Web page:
London has fast become one of the best places in the world for crowdfunding, easily besting the likes of New York and San Francisco. In order to gain funding for their own initiatives, countless businesses, city councils and individuals are turning away from getting big bank loans and instead looking to the community for help
Words: Andrew Zuccala
Research carried out by the Crowdfunding Centre, tracking more than 1,300 projects across 166 countries, found that London had more live crowdfunding projects than Los Angeles, New York, San Francisco and Chicago, in that order. Londoners have recently rallied behind crowdfunding projects including the Peckham Coal Line (pictured above), Peckham Lido, Well Street Market, Old Kent Road studios, and UK’s first sustainable Department Store.
Chris Gourlay, CEO and Founder of the crowdfunding site Spacehive, believes “These projects represent the powerful effect of what can be achieved through the collaboration of communities, councils and companies. Civic entrepreneurs set out to create a ‘place for everyone’ and through meaningful engagement with the people who live in the area have done just that through crowdfunding.”
But there are thousands of projects currently in the pipeline, making it an exhausting effort to find one you can truly get behind. So here are a few of our favourite current London crowdfunding projects for you to get involved with…
1 Build a brewery
It’s all in a name for the Beatnikz Republic. The founder, Paul Greetham, explains how the name came from the US Beat movement in the 50s and 60s. He believes “the whole Beatnik ethos of counter-culture is the perfect analogy for craft beer”. They then added the ‘Republic’ part “to emphasise the democratic nature of beer and how it’s owned by the masses, not by the few”.
This ethos works hand in hand with the entire crowdfunding movement. Everyone has a stake in what they’re funding. The entire community benefits. Plus we all know Londoners love a pint of beer more than most.
In order to buy their own brewing kit, allowing them to make 1,000 litres of beer per brew, Beatnikz Republic has turned directly to London donors. The contributions will help the company meet the ever-increasing demand for their frothy beverages.
To get people interested and to thank them for their support, Paul is offering their own craft beer. So depending on how much money you pledge, you can get cases of IPAs, West Coast Pale Ales, and kölsch beers delivered to your home. They also have some cool merchandise like tote bags, bottle openers, beer mats and beer glassware. The list just goes on and on.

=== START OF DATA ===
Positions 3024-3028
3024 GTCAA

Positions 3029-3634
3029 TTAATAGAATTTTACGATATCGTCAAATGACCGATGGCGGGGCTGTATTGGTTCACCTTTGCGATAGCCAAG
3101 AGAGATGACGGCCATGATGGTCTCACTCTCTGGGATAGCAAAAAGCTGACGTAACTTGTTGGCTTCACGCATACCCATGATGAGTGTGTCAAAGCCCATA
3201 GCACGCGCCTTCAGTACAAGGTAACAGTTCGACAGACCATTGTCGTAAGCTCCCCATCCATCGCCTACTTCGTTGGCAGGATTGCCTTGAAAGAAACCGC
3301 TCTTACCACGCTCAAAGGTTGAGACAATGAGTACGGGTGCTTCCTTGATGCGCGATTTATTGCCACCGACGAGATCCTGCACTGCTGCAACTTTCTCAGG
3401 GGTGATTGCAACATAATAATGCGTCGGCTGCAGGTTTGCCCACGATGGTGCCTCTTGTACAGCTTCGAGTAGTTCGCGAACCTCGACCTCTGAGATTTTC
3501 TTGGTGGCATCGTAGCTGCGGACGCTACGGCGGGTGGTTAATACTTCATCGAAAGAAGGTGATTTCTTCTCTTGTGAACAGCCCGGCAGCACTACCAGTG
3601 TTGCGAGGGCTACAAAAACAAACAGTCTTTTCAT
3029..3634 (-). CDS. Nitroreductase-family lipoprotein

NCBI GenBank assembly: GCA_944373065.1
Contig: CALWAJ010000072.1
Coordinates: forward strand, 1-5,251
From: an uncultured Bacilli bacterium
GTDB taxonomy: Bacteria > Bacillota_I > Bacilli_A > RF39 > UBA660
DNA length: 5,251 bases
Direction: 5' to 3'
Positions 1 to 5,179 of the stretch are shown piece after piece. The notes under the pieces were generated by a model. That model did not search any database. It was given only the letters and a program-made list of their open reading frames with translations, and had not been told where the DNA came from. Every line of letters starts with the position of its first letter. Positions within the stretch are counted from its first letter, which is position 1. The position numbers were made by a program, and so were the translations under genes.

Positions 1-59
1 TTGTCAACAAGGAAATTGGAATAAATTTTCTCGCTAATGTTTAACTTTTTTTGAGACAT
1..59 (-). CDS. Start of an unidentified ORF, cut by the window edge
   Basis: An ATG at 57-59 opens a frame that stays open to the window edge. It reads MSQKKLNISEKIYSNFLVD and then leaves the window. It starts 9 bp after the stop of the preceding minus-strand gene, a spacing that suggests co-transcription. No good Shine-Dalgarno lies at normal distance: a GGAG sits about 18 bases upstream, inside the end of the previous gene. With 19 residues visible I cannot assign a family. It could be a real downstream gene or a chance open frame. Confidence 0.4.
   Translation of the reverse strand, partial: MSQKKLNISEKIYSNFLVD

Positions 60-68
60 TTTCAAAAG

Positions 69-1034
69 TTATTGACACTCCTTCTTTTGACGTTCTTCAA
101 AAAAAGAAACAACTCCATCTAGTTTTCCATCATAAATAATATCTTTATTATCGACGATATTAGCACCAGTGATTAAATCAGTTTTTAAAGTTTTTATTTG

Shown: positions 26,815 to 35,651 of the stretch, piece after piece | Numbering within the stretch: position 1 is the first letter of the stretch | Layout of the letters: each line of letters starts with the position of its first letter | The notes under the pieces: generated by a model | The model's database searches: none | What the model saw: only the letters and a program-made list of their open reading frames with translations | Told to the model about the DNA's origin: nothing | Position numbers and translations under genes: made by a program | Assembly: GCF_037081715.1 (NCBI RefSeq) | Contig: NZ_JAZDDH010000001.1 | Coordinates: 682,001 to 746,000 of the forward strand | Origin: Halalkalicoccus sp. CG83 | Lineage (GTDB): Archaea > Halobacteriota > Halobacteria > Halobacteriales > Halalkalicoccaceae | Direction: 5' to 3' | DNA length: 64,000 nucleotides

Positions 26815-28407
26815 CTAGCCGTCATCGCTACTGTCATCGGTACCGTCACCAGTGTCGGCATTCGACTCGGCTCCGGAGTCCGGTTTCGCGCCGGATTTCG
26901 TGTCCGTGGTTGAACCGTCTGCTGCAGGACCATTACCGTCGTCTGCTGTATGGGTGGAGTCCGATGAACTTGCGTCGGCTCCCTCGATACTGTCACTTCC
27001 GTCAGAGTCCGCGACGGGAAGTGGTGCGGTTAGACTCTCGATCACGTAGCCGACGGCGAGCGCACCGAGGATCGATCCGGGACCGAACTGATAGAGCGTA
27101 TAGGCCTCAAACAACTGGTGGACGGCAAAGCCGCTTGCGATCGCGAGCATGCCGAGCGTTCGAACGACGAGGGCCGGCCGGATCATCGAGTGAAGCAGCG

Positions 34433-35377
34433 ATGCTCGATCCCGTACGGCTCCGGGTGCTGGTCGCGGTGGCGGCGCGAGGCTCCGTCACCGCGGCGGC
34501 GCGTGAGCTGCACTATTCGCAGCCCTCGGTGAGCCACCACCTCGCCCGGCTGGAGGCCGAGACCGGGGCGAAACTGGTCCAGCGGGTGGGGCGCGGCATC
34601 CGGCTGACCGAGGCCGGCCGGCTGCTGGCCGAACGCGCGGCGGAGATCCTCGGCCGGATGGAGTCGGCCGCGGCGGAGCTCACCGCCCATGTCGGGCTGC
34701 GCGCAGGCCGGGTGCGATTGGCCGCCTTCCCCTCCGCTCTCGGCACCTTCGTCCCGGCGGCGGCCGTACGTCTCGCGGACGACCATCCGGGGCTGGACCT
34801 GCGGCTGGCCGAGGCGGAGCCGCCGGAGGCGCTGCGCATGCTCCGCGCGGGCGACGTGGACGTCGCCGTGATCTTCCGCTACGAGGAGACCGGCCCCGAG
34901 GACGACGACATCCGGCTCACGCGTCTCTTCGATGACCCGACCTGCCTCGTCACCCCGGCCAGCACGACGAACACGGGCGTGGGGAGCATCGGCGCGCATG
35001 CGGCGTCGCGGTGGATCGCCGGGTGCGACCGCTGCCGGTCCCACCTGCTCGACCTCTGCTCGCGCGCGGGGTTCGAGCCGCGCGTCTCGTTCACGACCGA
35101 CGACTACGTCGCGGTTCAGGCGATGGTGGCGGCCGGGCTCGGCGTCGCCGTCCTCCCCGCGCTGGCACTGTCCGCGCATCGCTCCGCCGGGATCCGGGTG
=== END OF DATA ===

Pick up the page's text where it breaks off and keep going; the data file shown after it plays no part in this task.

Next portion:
I would definitely reccommend crowdfunding to others needing to finance their dream
They have never used crowdfunding before as they “were very much stepping into the unknown! But everyone has been very supportive. I would definitely recommend crowdfunding to others needing to finance their dream.”
“We could have turned to banks for finance, but it’s much more fun and rewarding, engaging with people interested in our beer. We thought it was a win-win situation as we can let the world know about the brewery as well as letting pledgers enjoy some beer!”
They have all their fingers and toes crossed, hoping to meet their target and have already reached the halfway mark with over £10,000 being pledged. Paul says it’s thanks to the London craft beer community which “is a very open and positive one. People have been very generous in both pledging and sharing our story. We’re very thankful to be in such a nice little community.”
Help build up this brewery while getting a few beers of your own through Crowdfunder.co.uk
2 Help create a therapeutic garden for a women’s refuge
The Iranian & Kurdish Women’s Rights Organisation (IKWRO) has taken to the community of London to fund a therapeutic garden where women who have escaped violence can relax, exercise and grow flowers and herbs. It seems like a simple thing but it will help the women more than any of us could possibly know.
Sara Browne, the IKWRO’s campaign officer, describes the importance of this project. She says they aim to “raise the self-confidence of the women at the refuge” as they have been through so many traumatic experiences and “haven’t been able to make their own choices, even about the most basic of things. Some haven’t even been able to leave the house on their own without a chaperone.” It will also act as a safe space for women who are “fearful that they might be seen by the people who they are in danger from”.
The women at the refuge will be in included in every step of the decision-making processes “from design, to its development and continuing to nurture the garden. We’re listening to their dreams for the space.” The whole process of developing and tending the garden will be “really therapeutic and is so important for their recovery and transformation from victims to survivors”.